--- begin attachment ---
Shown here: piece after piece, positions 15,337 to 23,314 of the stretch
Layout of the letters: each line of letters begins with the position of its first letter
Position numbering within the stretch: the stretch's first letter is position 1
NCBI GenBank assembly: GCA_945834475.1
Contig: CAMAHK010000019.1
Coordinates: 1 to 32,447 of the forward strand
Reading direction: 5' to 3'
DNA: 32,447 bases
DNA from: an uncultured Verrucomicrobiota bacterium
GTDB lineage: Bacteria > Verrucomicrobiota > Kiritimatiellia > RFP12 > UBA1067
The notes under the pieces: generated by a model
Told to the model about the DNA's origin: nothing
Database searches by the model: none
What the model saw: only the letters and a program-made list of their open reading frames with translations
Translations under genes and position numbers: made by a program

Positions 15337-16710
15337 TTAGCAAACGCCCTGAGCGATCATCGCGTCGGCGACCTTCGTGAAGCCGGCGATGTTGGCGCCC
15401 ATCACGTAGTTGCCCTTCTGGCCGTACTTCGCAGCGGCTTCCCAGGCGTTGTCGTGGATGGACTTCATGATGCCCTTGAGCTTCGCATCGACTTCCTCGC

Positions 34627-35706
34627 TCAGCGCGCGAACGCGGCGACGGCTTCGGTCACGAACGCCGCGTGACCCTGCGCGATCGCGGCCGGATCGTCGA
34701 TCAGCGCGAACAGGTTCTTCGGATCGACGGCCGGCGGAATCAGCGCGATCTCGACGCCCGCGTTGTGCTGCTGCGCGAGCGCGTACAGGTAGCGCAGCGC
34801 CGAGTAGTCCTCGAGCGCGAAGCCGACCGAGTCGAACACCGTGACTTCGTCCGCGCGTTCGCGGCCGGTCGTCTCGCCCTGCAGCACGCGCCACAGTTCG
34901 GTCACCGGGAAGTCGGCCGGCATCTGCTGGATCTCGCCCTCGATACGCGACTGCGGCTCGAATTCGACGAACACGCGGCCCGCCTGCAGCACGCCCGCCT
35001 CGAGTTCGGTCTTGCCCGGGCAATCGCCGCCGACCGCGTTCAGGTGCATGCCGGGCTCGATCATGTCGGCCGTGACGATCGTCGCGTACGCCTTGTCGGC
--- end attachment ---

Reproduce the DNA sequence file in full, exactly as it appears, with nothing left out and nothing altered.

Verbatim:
Shown here: piece after piece, positions 15,337 to 23,314 of the stretch
Layout of the letters: each line of letters begins with the position of its first letter
Position numbering within the stretch: the stretch's first letter is position 1
NCBI GenBank assembly: GCA_945834475.1
Contig: CAMAHK010000019.1
Coordinates: 1 to 32,447 of the forward strand
Reading direction: 5' to 3'
DNA: 32,447 bases
DNA from: an uncultured Verrucomicrobiota bacterium
GTDB lineage: Bacteria > Verrucomicrobiota > Kiritimatiellia > RFP12 > UBA1067
The notes under the pieces: generated by a model
Told to the model about the DNA's origin: nothing
Database searches by the model: none
What the model saw: only the letters and a program-made list of their open reading frames with translations
Translations under genes and position numbers: made by a program

Positions 15337-16710
15337 TTAGCAAACGCCCTGAGCGATCATCGCGTCGGCGACCTTCGTGAAGCCGGCGATGTTGGCGCCC
15401 ATCACGTAGTTGCCCTTCTGGCCGTACTTCGCAGCGGCTTCCCAGGCGTTGTCGTGGATGGACTTCATGATGCCCTTGAGCTTCGCATCGACTTCCTCGC

Positions 34627-35706
34627 TCAGCGCGCGAACGCGGCGACGGCTTCGGTCACGAACGCCGCGTGACCCTGCGCGATCGCGGCCGGATCGTCGA
34701 TCAGCGCGAACAGGTTCTTCGGATCGACGGCCGGCGGAATCAGCGCGATCTCGACGCCCGCGTTGTGCTGCTGCGCGAGCGCGTACAGGTAGCGCAGCGC
34801 CGAGTAGTCCTCGAGCGCGAAGCCGACCGAGTCGAACACCGTGACTTCGTCCGCGCGTTCGCGGCCGGTCGTCTCGCCCTGCAGCACGCGCCACAGTTCG
34901 GTCACCGGGAAGTCGGCCGGCATCTGCTGGATCTCGCCCTCGATACGCGACTGCGGCTCGAATTCGACGAACACGCGGCCCGCCTGCAGCACGCCCGCCT
35001 CGAGTTCGGTCTTGCCCGGGCAATCGCCGCCGACCGCGTTCAGGTGCATGCCGGGCTCGATCATGTCGGCCGTGACGATCGTCGCGTACGCCTTGTCGGC